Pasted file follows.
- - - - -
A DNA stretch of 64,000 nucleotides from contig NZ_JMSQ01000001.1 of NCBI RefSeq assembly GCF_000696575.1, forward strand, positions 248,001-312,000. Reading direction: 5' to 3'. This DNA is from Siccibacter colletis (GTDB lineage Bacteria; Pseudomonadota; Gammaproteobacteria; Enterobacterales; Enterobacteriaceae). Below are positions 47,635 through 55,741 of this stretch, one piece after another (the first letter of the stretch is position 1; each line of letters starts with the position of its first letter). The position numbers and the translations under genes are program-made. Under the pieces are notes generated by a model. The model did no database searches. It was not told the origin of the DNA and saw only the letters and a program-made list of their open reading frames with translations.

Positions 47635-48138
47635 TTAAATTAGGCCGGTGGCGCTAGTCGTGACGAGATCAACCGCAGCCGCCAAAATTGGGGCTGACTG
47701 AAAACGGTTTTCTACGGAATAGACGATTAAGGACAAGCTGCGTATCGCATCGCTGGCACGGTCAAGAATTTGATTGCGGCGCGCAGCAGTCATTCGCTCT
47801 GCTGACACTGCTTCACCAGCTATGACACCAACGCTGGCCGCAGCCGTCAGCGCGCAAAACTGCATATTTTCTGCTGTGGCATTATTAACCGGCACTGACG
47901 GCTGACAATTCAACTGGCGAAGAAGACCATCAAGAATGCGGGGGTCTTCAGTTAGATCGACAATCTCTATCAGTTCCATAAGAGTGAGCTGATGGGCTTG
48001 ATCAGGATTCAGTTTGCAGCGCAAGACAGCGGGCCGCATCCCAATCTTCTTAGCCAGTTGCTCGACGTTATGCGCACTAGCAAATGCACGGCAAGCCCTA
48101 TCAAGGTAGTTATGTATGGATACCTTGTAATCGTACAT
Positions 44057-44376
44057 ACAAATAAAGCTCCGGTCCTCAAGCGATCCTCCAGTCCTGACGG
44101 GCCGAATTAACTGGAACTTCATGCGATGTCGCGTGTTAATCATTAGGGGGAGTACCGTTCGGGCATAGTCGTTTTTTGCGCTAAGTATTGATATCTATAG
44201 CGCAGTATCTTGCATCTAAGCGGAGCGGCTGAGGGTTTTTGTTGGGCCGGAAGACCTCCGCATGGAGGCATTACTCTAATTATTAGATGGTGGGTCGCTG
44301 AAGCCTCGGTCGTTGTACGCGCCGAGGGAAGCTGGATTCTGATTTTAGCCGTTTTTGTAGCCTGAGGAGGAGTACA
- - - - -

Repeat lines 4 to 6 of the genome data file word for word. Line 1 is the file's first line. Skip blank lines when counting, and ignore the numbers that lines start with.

47701 AAAACGGTTTTCTACGGAATAGACGATTAAGGACAAGCTGCGTATCGCATCGCTGGCACGGTCAAGAATTTGATTGCGGCGCGCAGCAGTCATTCGCTCT
47801 GCTGACACTGCTTCACCAGCTATGACACCAACGCTGGCCGCAGCCGTCAGCGCGCAAAACTGCATATTTTCTGCTGTGGCATTATTAACCGGCACTGACG
47901 GCTGACAATTCAACTGGCGAAGAAGACCATCAAGAATGCGGGGGTCTTCAGTTAGATCGACAATCTCTATCAGTTCCATAAGAGTGAGCTGATGGGCTTG